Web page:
We are dreaming of a tropical island covered in rain forests where we can relax and enjoy quiet beaches, unspoiled waterfalls, and healthy living.
So, we are off to the island of Dominica!
Let’s clarify some things. It is pronounced dom-ih-NEE-kə. It is an independent island nation in the West Indies, part of the Windward Islands of the Lesser Antilles archipelago in the Caribbean Sea.
It is not the Dominican Republic, an equally lovely island, but not where we are vacationing.
Dominica is a tall island covered in tropical rain forests. How tall, you ask? Dominica’s precolonial indigenous inhabitants were the Island Carib people. They had named it Wai‘tu kubuli, which means “Tall is her body.” So it’s pretty tall.
We took the Express des Iles Ferry from Martinique to Roseau, then rent a car and drive to Rosalie Bay Resort, which is situated on the Atlantic Ocean side of the island. From the map above, you might infer that Rosalie is a town; you’d be wrong. The ONLY thing in Rosalie is Rosalie Bay Resort.
Rosalie Bay Resort
Since it is shoulder season (two weeks before hurricane season), the resort is almost devoid of other guests. In fact, we are the only occupants in this four-suite building. Sweet.
The staff at the resort is very professional, and we are soon in our room.
We booked this resort while on Martinique, with perhaps ten minutes of power left on our laptop, so we did not have time to research it. We saw that it was a secluded resort on a tropical island, and clicked “Reserve” before the battery completely died. (Yes, we have since learned to travel with an assortment of plug adapters.)
The room is spacious, with a walk-in closet, a small refrigerator, a flashlight, and a remote to control the air conditioner. I am pointing out the remote control is for the a/c because this is a zero-TV vacation. 😎
There are apartments in New York City that are smaller than our bathroom. Now, you might think, “But I don’t like bathtubs, I like showers!”
But we know how to enjoy such tubs. (Of course, there was champagne involved.)
And to assuage any concerns, Yes, there was a shower in the bathroom, too.
From our balcony, when we look northward, we can see the manicured grounds and the tall mountains behinds them.
Directly east of our balcony is the Atlantic Ocean. We discover that there is a permanent breeze coming off the ocean, keeping us cool no matter how warm the island gets.
Mornings look like this from our room, and we awaken each morning to enjoy the rising sun. We consider leaving the doors open during the night to enjoy the cool breeze, but the cool breeze also brings cool moisture which gradually covers everything in a slightly-salty mist.
We explore the resort to see what there is to see. In one of the few clearings, we can see a wind turbine turning slowly in the breeze. We wonder what happens in hurricane season.
Most of the grounds have a fairy-tale to them, as if a cgi expert had designed the whole resort.
Rosalie Bay Resort has its own labyrinth. The sign informs us that it dates to prehistoric times and is a sacred space.
We walk the labyrinth, thinking it easy, but discover that it is impossible to see the over-all pattern. Eventually we find our way out.
The northern edge of the resort abuts the Rosalie River, and the resort has thoughtfully provided a viewing nook.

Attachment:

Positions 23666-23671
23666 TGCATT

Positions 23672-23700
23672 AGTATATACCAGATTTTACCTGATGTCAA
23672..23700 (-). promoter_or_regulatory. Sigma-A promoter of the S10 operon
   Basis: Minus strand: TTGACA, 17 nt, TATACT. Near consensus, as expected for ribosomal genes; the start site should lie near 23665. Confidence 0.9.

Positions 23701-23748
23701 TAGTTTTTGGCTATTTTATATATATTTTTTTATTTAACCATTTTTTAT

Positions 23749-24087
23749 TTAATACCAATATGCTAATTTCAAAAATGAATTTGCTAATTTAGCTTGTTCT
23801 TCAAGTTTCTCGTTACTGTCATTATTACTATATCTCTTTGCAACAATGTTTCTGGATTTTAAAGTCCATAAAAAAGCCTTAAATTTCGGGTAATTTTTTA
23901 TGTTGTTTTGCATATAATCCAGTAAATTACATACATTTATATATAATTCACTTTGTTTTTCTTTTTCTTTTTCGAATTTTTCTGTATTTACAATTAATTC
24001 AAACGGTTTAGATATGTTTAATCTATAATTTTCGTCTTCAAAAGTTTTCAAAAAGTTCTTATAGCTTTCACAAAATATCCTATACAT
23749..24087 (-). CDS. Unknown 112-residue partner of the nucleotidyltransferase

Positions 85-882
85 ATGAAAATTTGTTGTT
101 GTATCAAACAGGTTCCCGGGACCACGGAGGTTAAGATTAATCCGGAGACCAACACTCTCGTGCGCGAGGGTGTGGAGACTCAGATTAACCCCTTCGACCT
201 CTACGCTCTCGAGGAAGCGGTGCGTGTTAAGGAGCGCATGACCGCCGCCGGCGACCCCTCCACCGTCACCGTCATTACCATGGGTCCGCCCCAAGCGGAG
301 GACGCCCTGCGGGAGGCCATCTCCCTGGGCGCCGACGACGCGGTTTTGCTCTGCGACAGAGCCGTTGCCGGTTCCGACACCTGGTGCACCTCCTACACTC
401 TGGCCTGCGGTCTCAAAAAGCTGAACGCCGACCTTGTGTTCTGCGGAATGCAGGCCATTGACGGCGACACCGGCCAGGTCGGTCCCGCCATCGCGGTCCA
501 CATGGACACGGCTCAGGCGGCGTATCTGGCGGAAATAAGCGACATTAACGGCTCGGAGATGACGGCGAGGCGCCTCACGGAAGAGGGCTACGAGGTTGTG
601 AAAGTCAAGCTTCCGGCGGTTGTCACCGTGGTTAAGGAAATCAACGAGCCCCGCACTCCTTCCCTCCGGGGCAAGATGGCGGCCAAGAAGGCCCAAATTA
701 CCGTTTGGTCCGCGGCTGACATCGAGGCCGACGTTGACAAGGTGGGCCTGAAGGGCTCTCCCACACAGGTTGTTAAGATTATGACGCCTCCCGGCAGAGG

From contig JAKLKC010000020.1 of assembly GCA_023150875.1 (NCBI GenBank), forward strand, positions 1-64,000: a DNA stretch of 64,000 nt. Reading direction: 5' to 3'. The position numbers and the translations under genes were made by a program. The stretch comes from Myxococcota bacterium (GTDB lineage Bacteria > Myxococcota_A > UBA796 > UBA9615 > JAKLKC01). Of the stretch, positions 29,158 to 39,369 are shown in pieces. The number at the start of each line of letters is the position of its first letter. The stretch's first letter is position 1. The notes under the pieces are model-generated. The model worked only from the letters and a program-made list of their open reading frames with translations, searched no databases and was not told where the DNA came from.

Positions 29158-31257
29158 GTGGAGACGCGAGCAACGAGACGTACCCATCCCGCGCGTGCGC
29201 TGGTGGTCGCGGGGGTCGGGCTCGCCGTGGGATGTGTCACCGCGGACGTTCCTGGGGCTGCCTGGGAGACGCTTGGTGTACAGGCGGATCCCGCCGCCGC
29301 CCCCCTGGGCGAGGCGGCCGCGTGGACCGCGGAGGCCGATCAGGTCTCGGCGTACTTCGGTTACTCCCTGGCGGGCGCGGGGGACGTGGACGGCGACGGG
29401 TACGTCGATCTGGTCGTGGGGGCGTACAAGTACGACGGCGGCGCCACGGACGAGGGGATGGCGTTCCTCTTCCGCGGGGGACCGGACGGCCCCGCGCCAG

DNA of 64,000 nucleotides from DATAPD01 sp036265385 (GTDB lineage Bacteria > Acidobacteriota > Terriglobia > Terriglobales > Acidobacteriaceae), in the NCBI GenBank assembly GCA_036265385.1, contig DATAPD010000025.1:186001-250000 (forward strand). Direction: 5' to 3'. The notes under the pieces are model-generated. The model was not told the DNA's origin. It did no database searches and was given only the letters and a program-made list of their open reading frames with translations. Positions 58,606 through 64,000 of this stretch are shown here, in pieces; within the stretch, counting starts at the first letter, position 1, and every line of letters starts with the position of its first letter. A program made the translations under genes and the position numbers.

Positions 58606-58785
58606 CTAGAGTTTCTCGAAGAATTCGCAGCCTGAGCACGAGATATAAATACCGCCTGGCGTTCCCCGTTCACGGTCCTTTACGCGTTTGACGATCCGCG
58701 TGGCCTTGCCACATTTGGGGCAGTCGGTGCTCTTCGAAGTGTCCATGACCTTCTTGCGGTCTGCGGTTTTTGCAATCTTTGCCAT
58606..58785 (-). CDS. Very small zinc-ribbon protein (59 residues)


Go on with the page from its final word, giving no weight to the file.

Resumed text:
Ahhh, the perfect place to take a cheesecake photograph. Smile!
Looking upstream, we see locals bathing in the river. It looks refreshing!
Do you see what looks like a pipe crossing the river? It is a concrete bridge, little more than one-vehicle wide, with no railing, and is the only road connecting the resort with the rest of the island. No drinking and driving on this island!!
The resort has a swimming pool, which we use only once, just to experience it. Why use the pool when the island is covered with rivers and waterfalls?
There is a bar near the pool and we decide to get an island-style drink. The bartender is an island girl, tall and thin with dark, shiny skin, beautiful long hair, big eyes, and expressive lips. (This reads like bad writing, but it’s nonetheless true.) I ask her if they have any sweet rum on Dominica. She looks at me for a moment, purses her lips, and with an island accent, perfunctorily says, “No.” And that’s it.
Not very talkative, these girls from Dominica.
Speaking of speaking, another expression we hear often is “alright,” spoken as if agreeing with us.
Me, speaking to local: “Good morning.”
Local, to me: “Alright.”
We eventually learn that is island talk for “Everything is good.”
Traveling in shoulder season can be risky, which is why it is shoulder season. But a major benefit is romantic dining with super-good service!
Photographs of food never do justice. (Sorry, Facebook foodies, but it’s true.) Although this looks nasty, it smells and tastes delicious. Yours truly enjoys meat, but if we lived on Dominica, I could easily become vegetarian. Everything we eat is harvested directly from the island’s bounty and is prepared with very mild seasoning so we can actually taste the food.
We have a car, so let’s see what else is on the island of Dominica.
Dominica was governed by Great Britain from 1763 until 1978, so we drive on the left side of the road. Not really a problem because the roads are largely unmarked.
The folks in Dominica who do not live on Resorts or in cities live very close to nature. Notice that the window openings have shutters rather than glass or screens.